Following in the footsteps of SpaceX which recently received approval for the launch of nearly 12,000 satellites capable of providing global broadband from space, Jeff Bezos and Amazon.com have just filed an application with the Federal Communications Commission (FCC) to launch 3,236 satellites as part of its own intended low Earth orbit internet service.
News of Amazon’s Project Kuiper satellite broadband venture was first reported by GeekWire back in April, but at the time, Bezos had not yet applied to the FCC for permission to serve the US market with the constellation. However on 4 July, Independence Day, Bezos formally submitted the application.
“Amazon’s mission is to be Earth’s most customer-centric company, and the Kuiper System is one of our ambitious projects to fulfill this mission,” the application reads.
The project is expected to cost the internet shopping giant billions of dollars, but it will be “very good business for Amazon,” said Chief Executive Officer Jeff Bezos. “Amazon is a large enough company now that we need to be doing things that, if they work, can actually move the needle,” he said.
Broadband services via LEO satellites obviously do work and a multitude of other companies such as OneWeb, Telesat and LeoSat Technologies, have already begun to tap into this off-world resource with earnest. However, with an increasing influx of satellites filling the skies, a question frequently being asked is how many satellites can the night sky handle?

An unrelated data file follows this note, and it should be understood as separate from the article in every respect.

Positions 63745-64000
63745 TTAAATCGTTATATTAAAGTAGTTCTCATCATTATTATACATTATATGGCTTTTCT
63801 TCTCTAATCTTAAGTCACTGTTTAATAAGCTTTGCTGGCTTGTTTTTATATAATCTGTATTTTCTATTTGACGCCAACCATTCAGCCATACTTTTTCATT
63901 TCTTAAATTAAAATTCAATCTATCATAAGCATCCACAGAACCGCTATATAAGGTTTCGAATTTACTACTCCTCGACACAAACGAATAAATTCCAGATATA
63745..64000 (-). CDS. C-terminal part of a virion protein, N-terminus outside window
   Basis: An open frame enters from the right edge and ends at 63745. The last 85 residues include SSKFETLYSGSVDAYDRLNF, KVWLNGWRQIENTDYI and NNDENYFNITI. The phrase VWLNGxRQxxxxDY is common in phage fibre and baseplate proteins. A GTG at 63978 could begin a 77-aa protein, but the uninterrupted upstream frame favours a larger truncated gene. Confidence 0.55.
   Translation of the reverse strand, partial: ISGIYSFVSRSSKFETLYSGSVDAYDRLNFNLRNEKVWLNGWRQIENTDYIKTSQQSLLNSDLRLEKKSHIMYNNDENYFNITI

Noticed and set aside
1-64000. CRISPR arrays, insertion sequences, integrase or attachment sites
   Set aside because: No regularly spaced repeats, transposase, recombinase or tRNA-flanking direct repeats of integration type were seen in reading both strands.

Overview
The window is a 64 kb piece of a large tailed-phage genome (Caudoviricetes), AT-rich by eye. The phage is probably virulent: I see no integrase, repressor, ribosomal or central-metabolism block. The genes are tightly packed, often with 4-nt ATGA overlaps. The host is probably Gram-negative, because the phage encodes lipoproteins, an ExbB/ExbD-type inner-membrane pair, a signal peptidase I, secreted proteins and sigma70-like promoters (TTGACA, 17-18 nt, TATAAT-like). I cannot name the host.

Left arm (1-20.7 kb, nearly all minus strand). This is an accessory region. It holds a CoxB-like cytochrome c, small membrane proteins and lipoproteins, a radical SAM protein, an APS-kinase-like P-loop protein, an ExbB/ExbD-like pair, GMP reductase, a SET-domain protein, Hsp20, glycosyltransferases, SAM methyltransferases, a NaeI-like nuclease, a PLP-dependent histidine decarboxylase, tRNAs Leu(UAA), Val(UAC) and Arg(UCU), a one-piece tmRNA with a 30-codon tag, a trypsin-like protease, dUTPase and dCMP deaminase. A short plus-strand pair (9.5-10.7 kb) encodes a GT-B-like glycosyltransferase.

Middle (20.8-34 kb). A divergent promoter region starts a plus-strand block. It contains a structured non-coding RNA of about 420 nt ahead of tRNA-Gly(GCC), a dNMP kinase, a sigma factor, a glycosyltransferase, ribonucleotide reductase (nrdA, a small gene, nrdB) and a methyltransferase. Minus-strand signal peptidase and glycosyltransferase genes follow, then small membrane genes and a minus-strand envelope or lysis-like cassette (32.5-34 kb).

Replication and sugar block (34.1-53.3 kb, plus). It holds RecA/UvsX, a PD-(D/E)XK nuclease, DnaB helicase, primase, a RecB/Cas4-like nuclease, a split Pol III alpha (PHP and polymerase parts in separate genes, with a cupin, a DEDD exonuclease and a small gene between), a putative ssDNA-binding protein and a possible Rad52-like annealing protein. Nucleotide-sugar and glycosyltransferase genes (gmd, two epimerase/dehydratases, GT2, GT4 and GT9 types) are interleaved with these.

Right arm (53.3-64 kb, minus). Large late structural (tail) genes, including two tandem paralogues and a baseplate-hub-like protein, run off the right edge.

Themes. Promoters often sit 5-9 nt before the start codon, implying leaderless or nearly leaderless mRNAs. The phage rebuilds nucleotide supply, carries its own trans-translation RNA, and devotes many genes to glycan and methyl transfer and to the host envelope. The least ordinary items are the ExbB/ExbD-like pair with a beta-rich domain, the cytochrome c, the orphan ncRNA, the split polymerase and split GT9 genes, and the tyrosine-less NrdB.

According to studies cited by Kuiper Systems in its filings, 21.3 million Americans do not have access to fixed broadband, with an additional 3.8 billion people world-wide lacking reliable broadband service, so clearly Amazon believes there is room for one more mega-constellation at least.
"The Kuiper System will deliver satellite broadband communications services to tens of millions of unserved and underserved consumers and businesses in the United States and around the globe,” says the company’s application to the FCC.
The filings don’t go into detail about Project Kuiper’s satellite design, or when they would be launched, but having already built a solid ground infrastructure for its Web Services, including data centres and know-how to securely and efficiently transport data, all that is needed is for the hardware to follow suit.
Who will loft the satellites to their required orbit however is still an open question, as publicly traded Amazon would have to guard against conflicts of interest if it uses Bezos' private space company, Blue Origin.
Once the decision is made, the wholly-owned subsidiary will launch the satellites at orbital altitudes of 590 kilometres, 610 kilometres, and 630 kilometres – much closer to Earth than some of the other broadband constellations currently under development.
The Kuiper System's fleet of 3,236 Ka-band satellites are designed to maximise spectrum reuse, although there is some overlap with a part of the spectrum that Iridium is already using for its telecom satellite constellation, and the deployment plan will proceed in five phases starting with the launch of 578 satellites in 17 orbital planes; after which commercial operations will begin.